by Victoria McClendon-Leggett
We arrived at Brazos Bookstore in Houston early and had time to leisurely scan through a few books….
…before authors Barbara Shapiro and Tim Johnston showed up.
They arrived in a happy mood, introducing themselves and talking a bit about their latest books. For Johnston, this was The Current, a novel centered around a car accident which is conceptually similar to his previous work, Descent. Shapiro’s latest work is The Collector’s Apprentice, a novel set in 1922 that deals with art theft, mystery, and “a bit of romance.” After speaking briefly about their newest works, they talked a little about themselves and their careers. Johnston shared with us that he has an MFA, but was working as a carpenter prior to writing his first breakout book…
and Shapiro who has a PhD in Sociology told us that she quit a high-pressure job to pursue writing novels after a conversation with her mother.
The two got along very well, and seemed to enjoy each other’s company and the crowd.
Shapiro is a planner, outlining her novels extensively and even creating a color-coded notecard system. Johnston described himself as a “pantser,” which is an author who flies by the seat of his pants. He begins the novel with an event and characters, and then works through things to see how they turn out.
They were also different presenters. Shapiro was very demonstrative…
…expansively emphasizing her points with hand gestures and facial expressions.
Meanwhile, Johnston was a minimalist…
…more introspective and displaying an economy of movement.
But the two meshed well. When Shapiro described her publication history, noting that her first several books didn’t sell, she was thankful for her husband, and emphasized that beginning writers need a partner who “has a salary and benefits.” Johnston quietly said, “Ah, I need a partner with a salary and benefits.”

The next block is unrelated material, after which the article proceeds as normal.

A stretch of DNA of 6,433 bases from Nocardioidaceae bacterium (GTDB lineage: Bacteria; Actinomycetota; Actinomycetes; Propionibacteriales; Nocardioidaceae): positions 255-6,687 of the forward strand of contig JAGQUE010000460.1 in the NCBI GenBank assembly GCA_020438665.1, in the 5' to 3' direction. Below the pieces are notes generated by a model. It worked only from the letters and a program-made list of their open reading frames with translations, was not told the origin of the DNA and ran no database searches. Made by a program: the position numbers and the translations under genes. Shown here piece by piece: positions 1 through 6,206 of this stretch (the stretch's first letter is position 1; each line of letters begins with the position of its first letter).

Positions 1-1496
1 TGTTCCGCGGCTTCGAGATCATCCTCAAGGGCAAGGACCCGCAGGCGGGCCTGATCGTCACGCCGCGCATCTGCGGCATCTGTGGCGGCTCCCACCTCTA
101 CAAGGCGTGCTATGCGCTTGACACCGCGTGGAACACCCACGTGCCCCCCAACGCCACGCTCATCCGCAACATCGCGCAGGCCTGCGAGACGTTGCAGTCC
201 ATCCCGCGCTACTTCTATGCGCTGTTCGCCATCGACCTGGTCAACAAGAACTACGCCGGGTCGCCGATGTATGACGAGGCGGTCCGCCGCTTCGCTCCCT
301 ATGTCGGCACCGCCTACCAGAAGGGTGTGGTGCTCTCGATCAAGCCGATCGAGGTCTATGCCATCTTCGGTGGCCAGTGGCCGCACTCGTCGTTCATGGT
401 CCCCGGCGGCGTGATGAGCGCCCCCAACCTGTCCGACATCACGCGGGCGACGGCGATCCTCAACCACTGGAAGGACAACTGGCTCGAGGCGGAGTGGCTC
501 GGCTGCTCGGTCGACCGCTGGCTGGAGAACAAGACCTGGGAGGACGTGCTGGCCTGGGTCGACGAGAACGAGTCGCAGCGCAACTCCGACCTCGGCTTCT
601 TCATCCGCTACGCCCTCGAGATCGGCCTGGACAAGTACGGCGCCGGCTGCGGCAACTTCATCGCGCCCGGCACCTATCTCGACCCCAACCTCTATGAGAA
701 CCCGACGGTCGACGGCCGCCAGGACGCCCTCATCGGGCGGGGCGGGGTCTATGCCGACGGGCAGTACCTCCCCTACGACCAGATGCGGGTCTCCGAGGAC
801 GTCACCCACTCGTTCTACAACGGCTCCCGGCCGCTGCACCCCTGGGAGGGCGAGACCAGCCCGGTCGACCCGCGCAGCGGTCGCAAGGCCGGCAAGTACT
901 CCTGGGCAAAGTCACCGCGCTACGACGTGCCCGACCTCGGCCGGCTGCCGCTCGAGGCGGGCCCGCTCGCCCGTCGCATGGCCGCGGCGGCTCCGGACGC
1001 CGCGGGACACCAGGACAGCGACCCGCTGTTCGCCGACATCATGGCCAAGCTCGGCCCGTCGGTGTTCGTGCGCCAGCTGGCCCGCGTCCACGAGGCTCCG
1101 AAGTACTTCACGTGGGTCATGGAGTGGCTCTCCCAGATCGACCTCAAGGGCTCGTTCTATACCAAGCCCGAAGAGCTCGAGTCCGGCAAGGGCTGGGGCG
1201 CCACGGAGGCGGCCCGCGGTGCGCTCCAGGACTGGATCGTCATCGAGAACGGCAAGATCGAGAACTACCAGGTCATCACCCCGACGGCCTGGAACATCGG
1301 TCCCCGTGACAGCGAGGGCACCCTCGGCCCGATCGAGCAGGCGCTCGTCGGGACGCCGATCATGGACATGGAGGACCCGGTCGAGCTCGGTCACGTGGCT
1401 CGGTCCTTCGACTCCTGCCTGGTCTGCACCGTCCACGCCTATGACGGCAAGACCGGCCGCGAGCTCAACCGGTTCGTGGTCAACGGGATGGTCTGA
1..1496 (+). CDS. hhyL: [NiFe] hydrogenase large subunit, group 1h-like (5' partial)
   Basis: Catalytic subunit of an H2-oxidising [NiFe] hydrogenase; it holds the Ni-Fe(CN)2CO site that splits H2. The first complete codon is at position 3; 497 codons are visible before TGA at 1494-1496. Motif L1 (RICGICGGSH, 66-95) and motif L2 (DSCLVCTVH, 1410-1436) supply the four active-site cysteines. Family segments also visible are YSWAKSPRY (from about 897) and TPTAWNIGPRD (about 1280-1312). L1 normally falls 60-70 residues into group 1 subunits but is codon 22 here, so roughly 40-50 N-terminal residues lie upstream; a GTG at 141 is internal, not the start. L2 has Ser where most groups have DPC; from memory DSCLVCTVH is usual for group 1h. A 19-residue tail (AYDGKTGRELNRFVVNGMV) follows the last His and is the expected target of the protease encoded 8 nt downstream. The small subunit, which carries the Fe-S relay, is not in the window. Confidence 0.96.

Alas, both a highly successful now, making quite a nice living from the royalties on their books, although Tim Johnston still teaches Creative Writing at the University of Memphis.
After the discussion we had a chance to get a few books signed by the two authors who were also kind enough to pose for a group photo with us!
indeed, with the event being so much fun, the book store manager asked the entire audience to pose for a photo with the authors.
With Shapiro’s book being (partly) set in France, we headed a few streets over to dinner at nearby Sweet Paris Crêperie, which offers excellent service, good crepes, and amazing milk shakes.
We filed in and ordered our crêpes at the register, and they were brought to us at our table as they were ready. There was a variety of sweet and savory crêpes available at the restaurant, but as it was well into dinnertime everyone among us decided to go with savory.
Makayla tried ham and gruyere, and I had the Alaskan crêpes, which were stuffed with smoked salmon, pickled red onions, capers, and scrambled eggs, and were topped with dill sour cream and scallions. For dessert, we ordered milkshakes to go.
The best flavor by far was Makayla’s Nutella graham cracker shake or the Reese’s shake, enjoyed by Professor Yawn and Stephanie.
With sweet treats in hand, we headed back to Huntsville a little bit smarter and a lot more full.